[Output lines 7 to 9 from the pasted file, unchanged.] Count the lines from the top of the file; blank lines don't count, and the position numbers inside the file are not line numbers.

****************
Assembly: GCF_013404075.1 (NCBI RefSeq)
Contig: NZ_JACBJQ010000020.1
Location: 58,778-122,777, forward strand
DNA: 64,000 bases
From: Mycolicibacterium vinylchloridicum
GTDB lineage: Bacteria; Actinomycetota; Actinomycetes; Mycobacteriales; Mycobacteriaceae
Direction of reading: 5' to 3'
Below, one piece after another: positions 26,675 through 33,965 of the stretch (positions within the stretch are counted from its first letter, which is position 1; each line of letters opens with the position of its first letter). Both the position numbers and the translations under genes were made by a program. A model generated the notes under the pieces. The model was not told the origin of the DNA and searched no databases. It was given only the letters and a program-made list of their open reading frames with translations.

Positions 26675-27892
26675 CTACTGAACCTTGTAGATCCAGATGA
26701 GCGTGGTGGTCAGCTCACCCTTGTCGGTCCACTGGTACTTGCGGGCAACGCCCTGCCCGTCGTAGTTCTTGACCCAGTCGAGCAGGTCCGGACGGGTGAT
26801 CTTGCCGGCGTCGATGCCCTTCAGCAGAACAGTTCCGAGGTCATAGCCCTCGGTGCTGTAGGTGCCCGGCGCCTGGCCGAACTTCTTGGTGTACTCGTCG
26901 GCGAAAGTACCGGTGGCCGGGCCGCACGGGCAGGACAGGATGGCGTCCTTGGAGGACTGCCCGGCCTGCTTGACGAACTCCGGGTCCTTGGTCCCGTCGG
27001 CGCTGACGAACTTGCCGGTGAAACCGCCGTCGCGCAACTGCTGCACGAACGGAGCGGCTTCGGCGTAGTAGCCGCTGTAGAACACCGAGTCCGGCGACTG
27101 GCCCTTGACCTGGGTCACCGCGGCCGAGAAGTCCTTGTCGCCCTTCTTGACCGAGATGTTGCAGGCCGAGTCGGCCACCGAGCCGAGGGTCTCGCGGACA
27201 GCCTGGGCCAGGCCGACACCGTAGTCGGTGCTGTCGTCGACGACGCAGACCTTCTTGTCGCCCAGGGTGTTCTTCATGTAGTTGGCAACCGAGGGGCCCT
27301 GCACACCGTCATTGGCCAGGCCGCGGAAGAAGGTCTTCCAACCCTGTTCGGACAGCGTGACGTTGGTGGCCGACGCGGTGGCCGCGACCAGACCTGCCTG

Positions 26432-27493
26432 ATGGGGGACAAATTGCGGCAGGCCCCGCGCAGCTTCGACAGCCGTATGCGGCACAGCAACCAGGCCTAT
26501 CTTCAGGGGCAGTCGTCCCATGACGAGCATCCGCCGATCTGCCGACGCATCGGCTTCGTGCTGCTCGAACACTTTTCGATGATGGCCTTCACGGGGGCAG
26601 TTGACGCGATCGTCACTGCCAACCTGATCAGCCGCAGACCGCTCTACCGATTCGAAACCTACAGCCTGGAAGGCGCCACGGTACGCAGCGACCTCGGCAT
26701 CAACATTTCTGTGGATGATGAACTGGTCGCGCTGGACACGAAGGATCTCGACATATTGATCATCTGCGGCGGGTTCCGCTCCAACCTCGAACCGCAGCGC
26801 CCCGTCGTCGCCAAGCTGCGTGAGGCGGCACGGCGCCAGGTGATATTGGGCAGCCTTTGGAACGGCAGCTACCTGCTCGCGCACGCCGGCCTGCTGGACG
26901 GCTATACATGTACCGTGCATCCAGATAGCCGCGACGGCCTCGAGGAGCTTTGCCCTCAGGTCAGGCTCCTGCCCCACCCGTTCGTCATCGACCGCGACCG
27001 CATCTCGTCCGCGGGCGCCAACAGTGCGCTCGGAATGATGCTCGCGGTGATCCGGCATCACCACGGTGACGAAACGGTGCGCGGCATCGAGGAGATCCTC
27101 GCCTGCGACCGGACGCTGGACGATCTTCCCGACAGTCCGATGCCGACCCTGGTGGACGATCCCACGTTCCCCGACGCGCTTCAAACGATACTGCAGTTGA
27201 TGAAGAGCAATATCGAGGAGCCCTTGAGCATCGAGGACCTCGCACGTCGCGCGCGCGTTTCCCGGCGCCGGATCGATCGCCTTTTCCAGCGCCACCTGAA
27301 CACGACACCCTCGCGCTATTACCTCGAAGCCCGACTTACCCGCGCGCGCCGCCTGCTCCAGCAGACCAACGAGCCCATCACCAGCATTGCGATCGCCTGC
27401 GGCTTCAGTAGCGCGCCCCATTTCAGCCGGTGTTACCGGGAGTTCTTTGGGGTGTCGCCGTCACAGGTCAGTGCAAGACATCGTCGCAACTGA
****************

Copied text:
Direction of reading: 5' to 3'
Below, one piece after another: positions 26,675 through 33,965 of the stretch (positions within the stretch are counted from its first letter, which is position 1; each line of letters opens with the position of its first letter). Both the position numbers and the translations under genes were made by a program. A model generated the notes under the pieces. The model was not told the origin of the DNA and searched no databases. It was given only the letters and a program-made list of their open reading frames with translations.

Positions 26675-27892